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The Annual Potato Ritual

The Annual Potato Ritual
ORLANDO PALMA, Havana | Marzo 09, 2015

Last weekend, the arrival of the potato in several farmers markets in
Havana provoked fights that recalled the despair of the most difficult
years of the Special Period. Hours after the squabbles ended, it was
possible to buy potatoes in the same places, but from the hands of those
clever enough to speculate in the product.

The Ministry of Agriculture authorities insist that the current crop of
the tuber is notably larger than last year’s, however the lines and
fights to buy them also seem to have multiplied.

In the current “potato campaign” 60,000 tons of the product are
expected, but precedents raise fears that this estimate will not be
reached. The 2014 harvest fell significantly short of the production
plan, delivering 53,300 tons instead of the 65,700 tons projected. The
difference was felt on the dinner tables of Cuban families and provoked
desperation in neighborhoods and villages, something that is easy to
observe whenever you see a truck with the precious foodstuff.

In the case of the city of Havana, given its population density, the
situation becomes more complex. The product is sold in at least 51
authorized markets in the neighborhoods of Playa, Plaza, Centro Habana,
La Habana Vieja, Diez de Octubre, La Habana del Este, San Miguel,
Boyeros, Arroyo Naranjo and Cerro. These places are battlegrounds where
people wait for hours, shouting and shoving.

The panorama of long lines and fights is now repeated in the illegal
market, where the prices for potatoes have also shot up. If at the
official stalls a pound costs one Cuban peso (about 4¢ US), buying them
under the table is going to cost you one convertible peso, twenty-five
times the official price. And that despite the fact that sales are
restricted to twenty pounds a person, a limitation the resellers seem to
overcome with ease.

Nancy Wilson Perich, Commercial Deputy Director of the Provincial
Company of Agricultural Markets, looks to the future with optimism,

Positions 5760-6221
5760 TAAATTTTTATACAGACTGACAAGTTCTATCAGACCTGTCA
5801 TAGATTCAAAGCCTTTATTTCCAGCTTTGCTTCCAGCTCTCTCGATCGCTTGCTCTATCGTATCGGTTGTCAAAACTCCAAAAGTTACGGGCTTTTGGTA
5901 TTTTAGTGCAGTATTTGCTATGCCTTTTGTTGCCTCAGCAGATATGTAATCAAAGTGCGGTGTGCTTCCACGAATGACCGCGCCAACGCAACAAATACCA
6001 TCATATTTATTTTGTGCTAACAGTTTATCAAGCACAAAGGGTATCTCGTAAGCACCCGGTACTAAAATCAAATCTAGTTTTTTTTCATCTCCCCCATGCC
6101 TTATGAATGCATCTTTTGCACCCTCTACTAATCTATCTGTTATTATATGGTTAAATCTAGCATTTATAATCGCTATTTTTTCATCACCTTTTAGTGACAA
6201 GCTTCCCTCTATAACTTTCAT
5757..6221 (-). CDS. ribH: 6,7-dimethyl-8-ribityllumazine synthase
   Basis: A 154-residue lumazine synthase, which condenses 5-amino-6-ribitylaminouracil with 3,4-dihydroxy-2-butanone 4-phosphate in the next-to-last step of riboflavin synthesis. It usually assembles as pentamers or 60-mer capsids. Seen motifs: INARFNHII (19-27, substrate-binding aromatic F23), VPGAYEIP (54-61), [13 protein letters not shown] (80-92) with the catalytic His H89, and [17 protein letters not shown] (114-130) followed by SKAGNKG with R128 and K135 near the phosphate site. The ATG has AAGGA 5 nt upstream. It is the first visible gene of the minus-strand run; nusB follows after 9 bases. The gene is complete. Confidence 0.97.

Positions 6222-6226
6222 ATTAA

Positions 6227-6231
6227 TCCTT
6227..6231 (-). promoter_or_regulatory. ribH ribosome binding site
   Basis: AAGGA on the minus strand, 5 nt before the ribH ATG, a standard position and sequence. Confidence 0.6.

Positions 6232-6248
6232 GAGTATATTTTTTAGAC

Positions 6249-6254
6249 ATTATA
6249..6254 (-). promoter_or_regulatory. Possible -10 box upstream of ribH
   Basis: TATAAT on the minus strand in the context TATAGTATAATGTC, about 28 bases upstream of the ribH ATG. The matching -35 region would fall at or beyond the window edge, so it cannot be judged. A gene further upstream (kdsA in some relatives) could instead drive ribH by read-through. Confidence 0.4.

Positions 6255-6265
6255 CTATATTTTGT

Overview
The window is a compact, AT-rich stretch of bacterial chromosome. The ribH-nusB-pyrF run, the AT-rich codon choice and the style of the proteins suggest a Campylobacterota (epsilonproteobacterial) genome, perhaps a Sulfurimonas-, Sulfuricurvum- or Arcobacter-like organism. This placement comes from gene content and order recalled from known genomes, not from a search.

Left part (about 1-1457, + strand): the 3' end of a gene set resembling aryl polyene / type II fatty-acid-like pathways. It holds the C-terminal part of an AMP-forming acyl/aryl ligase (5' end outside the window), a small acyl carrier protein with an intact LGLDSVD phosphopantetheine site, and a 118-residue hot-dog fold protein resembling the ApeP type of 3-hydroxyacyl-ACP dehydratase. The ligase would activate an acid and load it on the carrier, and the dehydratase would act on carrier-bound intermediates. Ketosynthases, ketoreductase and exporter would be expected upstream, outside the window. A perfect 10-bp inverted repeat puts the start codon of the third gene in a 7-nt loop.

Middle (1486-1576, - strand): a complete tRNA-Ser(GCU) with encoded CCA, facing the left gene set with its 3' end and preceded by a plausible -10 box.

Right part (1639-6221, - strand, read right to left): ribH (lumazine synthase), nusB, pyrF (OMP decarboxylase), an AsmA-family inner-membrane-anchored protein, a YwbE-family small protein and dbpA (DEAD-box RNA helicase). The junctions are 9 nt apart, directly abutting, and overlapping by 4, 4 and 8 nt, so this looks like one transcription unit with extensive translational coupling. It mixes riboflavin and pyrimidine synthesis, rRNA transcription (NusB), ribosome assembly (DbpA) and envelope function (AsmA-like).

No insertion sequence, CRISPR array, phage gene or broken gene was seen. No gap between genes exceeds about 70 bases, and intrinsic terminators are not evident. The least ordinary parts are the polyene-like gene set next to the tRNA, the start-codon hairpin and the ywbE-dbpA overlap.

however. According to what this functionary told the official media, the
number of stalls selling potatoes will increase to 210 during March, and
they are expected to sell 26,500 tons, of which 3,500 have already been

Most of the potatoes arriving in the capital this season come from the
provinces of Mayabeque, Artemisa, Matanzas, Cienfuegos and Ciego de
Avila. Perich Wilson says that of the 60,000 tons expected from February
to April, about 30,000 will go to into cold storage in Havana, Güira,
Alquízar and Guines for later sale.

“Operation potato” not only involves the Provincial Company of
Agricultural Markets, it also involves the Ministry of Domestic Trade,
the Logistics Group of the Ministry of Agriculture and the National
Revolutionary Police themselves, who are in charge of controlling lines
and maintaining discipline among buyers. A long involved chain, which
can neither produce nor distribute this staple efficiently.

Farmers point to the scarce supply of seed as responsible for the
decrease in the presence of the potatoes in Cuba. Most seeds are
imported from the Netherlands and Canada at a cost of over 10 million
dollars. The national variety, known as Romano, can’t produce the yields
of the foreign seeds, but it has the advantage of coming earlier in the
year compared to the foreign supplies, which only begin to arrive in the
country starting in the month of November.

Farmers complain of poor seed distribution, doled out to them in dribs
and drabs, late and often in bad shape. To this is added the climate
requirements for good growth of the tubers, which need a temperature
between 60 and 70 degrees Fahrenheit for full development. The good news
is that, at least in recent weeks, the cold fronts that have hit the
western region have been favorable for potato cultivation.

The same has not been true for the supply of fertilizers, insecticides
and the quality of the irrigation systems of the farmers engaged in this
work. Problems are felt in towns such as Alquízar, Güira and Artemis,
with a long tradition of potato farming, where farmers reported delays
and gaps in the delivery of the “technology package.” The bad technical
situation or absence of sprayers for pests is one of the obstacles most
mentioned by the producers.

The potato problem, however, transcends potatoes. It is not just about
the difficulties facing production. In 2000 there was a very positive
peak of 348,500 tons, almost six times today’s production. The situation
is closely related to the increase in prices and the lack of substitute

This is also the case with rice and meats, which in recent months have
experienced cycles of shortages and rising imports. Given the high price
of beans, the potato becomes a product that can salvage a meal. The
desperation to buy potatoes does not represent a special fondness on the
part of Cubans for its flavor, but an urgent need to alleviate the lack
of food that has increased in recent months because of shortages.

Source: The Annual Potato Ritual –

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